Even as some large corporations are questioning the importance of open innovation, there are institutions whose unique activities in this area are attracting attention. One of these is SPACE10, the innovation laboratory of famous Scandinavian furniture brand IKEA. It opened in 2016 in Copenhagen as a place to create new ideas, and to look at IKEA’s vision, “To create a better everyday life for many people,” from a new perspective. Unique about SPACE10 is that it is an external unit independent from IKEA, and that it works in a completely different way from the core business of IKEA.
“The story goes back five or six years,” says Simon Caspersen, part of founding SPACE10 and today Director of Communications at SPACE10. “At the time, I was working in a creative studio, ArtRebels, together with Carla Cammilla Hjort, who was the founder of that studio and today Director at SPACE10. She met with Inter IKEA System’s CEO (Torbjörn Lööf ) in 2012 and short after we designed a limited-edition furniture collections for IKEA called Bråkig. That was released two years after and was very successful, so Carla and I got the chance to make another proposal to the president of Inter IKEA Systems.”
That was the starting point for the whole jouney. Ms. Hjort and Mr. Caspersen was planning to propose something radical – they wanted to move beyond the core business concept of IKEA and set up a space that with minimal red tape could explore the global challenges that will influence peoples life around the planet tomorrow and bring together designers, specialists and radical thinkers to design possible solutions for a better and more sustainable ways of living. IKEA really loved the idea and that’s basically how the collaboration began. We then brought in Kaave Pour (creative director of SPACE10) and Guillaume Charny-Brunet (Chief Innovation Officer), and the four of us conceptualised the idea further and materialised it as SPACE10 as we know it today, where we are so privileged to be working with even more amazing people.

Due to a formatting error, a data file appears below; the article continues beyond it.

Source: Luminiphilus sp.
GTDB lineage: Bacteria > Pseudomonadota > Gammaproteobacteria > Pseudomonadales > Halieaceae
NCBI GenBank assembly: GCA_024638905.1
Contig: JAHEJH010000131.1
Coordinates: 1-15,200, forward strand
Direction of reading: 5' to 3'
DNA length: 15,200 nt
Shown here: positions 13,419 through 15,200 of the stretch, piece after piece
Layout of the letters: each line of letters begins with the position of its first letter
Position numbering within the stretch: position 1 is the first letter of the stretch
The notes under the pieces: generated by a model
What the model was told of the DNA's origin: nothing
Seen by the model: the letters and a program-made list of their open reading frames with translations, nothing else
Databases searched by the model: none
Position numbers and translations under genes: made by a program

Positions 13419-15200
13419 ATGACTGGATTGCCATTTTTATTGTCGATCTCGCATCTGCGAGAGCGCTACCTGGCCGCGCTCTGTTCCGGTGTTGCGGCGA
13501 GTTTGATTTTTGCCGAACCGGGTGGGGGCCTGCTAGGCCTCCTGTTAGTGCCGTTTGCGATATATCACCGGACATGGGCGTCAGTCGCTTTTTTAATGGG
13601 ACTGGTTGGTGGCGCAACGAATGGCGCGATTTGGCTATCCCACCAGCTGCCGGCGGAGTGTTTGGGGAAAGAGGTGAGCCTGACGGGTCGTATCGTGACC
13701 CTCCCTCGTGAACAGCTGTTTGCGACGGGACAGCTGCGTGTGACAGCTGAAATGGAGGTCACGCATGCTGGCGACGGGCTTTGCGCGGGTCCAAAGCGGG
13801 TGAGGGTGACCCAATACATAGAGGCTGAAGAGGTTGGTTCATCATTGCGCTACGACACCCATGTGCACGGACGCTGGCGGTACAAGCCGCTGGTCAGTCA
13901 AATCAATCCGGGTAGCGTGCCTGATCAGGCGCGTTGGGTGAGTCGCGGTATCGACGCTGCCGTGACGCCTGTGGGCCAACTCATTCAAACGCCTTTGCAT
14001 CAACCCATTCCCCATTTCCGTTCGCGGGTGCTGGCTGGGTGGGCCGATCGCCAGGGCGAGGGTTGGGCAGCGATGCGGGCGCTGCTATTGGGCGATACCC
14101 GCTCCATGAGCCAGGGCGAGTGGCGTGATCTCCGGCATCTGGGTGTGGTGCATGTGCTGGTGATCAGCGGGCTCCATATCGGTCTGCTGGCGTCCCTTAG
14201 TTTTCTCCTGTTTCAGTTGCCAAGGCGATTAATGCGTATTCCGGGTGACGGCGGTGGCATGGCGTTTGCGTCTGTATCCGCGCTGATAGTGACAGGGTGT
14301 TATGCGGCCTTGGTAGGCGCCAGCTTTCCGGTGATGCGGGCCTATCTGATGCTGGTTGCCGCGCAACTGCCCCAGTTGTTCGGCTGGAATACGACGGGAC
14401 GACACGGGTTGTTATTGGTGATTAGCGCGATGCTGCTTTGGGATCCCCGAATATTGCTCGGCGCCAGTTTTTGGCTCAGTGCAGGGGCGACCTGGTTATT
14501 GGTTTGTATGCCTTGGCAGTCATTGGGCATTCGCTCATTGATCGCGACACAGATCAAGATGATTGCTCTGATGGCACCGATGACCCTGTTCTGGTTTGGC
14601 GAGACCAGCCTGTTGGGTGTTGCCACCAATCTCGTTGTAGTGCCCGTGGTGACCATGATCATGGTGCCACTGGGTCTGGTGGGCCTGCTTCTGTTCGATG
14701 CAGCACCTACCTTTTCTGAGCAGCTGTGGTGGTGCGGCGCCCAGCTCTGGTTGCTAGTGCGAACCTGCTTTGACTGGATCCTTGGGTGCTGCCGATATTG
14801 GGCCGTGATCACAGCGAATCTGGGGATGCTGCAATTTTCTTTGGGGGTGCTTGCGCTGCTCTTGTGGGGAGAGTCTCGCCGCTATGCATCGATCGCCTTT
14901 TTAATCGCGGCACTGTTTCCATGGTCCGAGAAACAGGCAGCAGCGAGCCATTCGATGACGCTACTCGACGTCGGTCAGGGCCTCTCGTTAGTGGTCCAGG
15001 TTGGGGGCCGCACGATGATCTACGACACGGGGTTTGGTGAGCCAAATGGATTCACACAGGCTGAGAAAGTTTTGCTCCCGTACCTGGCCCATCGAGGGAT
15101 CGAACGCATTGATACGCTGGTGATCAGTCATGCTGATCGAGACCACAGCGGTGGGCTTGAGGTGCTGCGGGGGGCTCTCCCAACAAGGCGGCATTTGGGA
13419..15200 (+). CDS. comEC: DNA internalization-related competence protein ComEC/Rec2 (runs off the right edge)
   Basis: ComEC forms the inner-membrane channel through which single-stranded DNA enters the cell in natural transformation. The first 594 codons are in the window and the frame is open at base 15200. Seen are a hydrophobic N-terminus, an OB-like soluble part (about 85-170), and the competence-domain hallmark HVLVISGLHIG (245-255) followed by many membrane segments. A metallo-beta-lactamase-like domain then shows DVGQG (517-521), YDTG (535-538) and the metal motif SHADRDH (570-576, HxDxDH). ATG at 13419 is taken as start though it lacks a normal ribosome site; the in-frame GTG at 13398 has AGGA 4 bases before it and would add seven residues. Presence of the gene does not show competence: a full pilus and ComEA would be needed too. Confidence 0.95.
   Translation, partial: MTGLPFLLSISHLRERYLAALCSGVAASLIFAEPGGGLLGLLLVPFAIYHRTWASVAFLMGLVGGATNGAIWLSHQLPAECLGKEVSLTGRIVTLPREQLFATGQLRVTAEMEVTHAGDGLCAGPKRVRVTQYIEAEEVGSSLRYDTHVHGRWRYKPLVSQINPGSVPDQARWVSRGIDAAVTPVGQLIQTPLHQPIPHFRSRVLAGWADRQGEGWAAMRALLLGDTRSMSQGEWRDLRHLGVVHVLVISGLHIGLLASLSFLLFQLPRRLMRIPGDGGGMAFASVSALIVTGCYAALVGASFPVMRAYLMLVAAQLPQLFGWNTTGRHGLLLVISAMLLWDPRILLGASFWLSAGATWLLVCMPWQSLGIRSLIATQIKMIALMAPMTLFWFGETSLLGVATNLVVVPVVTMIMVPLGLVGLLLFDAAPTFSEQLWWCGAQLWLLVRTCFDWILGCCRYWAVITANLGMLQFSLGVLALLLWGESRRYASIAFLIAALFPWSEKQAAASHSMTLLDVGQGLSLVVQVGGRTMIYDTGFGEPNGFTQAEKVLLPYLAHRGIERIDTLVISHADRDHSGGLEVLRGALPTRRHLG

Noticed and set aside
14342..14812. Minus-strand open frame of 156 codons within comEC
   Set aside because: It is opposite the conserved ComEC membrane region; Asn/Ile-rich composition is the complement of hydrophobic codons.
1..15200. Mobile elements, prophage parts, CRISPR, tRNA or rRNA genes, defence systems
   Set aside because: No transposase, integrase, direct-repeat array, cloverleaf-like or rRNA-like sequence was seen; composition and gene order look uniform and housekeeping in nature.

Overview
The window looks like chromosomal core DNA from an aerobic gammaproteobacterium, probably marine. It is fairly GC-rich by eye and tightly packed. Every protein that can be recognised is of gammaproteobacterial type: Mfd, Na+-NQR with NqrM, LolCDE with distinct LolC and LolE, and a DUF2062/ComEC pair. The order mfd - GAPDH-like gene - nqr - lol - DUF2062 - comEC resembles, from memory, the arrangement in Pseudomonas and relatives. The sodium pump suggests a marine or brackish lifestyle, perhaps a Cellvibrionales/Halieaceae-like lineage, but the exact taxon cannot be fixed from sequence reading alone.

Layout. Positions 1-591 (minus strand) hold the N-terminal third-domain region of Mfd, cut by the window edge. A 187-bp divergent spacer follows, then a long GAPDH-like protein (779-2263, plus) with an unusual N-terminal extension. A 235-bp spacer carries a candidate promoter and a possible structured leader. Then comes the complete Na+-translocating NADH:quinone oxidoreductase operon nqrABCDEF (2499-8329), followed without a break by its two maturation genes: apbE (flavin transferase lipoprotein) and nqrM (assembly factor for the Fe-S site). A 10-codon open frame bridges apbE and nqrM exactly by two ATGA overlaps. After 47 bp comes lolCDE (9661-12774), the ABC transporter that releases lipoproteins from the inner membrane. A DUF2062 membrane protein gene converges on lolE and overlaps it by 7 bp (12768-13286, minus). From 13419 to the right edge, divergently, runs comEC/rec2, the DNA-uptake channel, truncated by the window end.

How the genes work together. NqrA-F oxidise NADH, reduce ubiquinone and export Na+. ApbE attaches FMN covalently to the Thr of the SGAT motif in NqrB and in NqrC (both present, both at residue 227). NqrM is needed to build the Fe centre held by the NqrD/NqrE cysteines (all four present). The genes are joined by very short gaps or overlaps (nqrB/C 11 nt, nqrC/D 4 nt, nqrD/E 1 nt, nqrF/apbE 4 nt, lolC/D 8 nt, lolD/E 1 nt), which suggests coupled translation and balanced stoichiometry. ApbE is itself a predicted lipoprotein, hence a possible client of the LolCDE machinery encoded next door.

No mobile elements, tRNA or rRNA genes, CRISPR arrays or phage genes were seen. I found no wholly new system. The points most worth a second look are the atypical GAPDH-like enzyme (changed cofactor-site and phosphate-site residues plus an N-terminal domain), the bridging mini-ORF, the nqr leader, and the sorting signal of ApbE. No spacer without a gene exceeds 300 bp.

“At SPACE10, we focus on 5 macro trends that we foresee will change the world over the next five and ten years so everything from the technological breakthroughs that happens every day to an increasing lack of natural ressources, to rapid urbanisation – soon 70 percent of people will live in cities – to how the changing demographics will influence society of tomorrow as well as the increasing empowerment of the individual across the world and find patterns in that chaos and design for the needs and dreams that those changes will lead to.
We prototype and develop solutions in everything from smarter and more efficient ways to produce sustainable, delicious and nutritious food, to play around with open source design and architecture, explore ways of enabling a more circular economy to applications within Artificial intelligence, augmented reality and conversational interfaces.
Exterior of SPACE10 in the meat -packing district. It makes use of the industrial atmosphere of the original facility.
Simon Caspersen, Communication Director at SPACE10
No IKEA employees work at SPACE10, but experts from different disciplines are brought in from outside for each project. Surrounded by ideas and sharing an open system, there is an emphasis on innovation. One project currently in development is related to food. As is well known, all IKEA stores feature restaurants, so there is a relevant connection between IKEA and food.
“According to UN research, as population continues to grow over the coming 35 years, the demand for food is estimated to grow by 70 percent over today’s level,” Mr. Caspersen says. “SPACE10 is now looking ahead to the food crisis coming in the future, with ideas such as the use of insects as protein and mineral-rich algae and seaweed.” A hydroponics farm has been installed in the basement of SPACE10 as an experiment into urban agriculture, with the cultivation of spirulina, a seaweed high in nutritional value, already begun.
However, under the method used by SPACE10 to gather experts and advance research activities, the results cannot be considered to apply to any one company or organizations. “From the beginning, SPACE10 has had the stance of ‘Don’t be a website; become a part of the web,’” I guess because things are sent outside,” Mr. Caspersen says. SPACE10 does not become the originator, but is operated under the idea of creating a community and making the participants themselves the originator, which makes open innovation possible. “At SPACE10, we don’t talk about scenarios that fuel fear of the future,” Mr. Caspersen says. “Even if we’re working on the same theme, we take a playful approach and are conscious as we call on people.” Instead of fear, they want to pursue fun to the end. This is also a factor that helps to attract many participants.
“Our value is in being human first; that is, the ideal is to create an equitable, more sustainable future,” Mr. Caspersen says. “In other words, each person thinks about what kind of life they want to live. Gathering people and a bottom-up approach are also necessary. Rather than solving immediate problems, we pose the universally-important question of, ‘What way do you want to live’ to people. We want to bring together a group of colleagues in SPACE10 who can think about and shape the way of the future.”
The goal is to be “The interface of innovation.” Based on Scandinavian values and mindset, SPACE10 continues to work for a world based on equality.
Interior Design: SPACON & X + In-house
text: Yuki Miyamoto
photo: Yuta Sawamura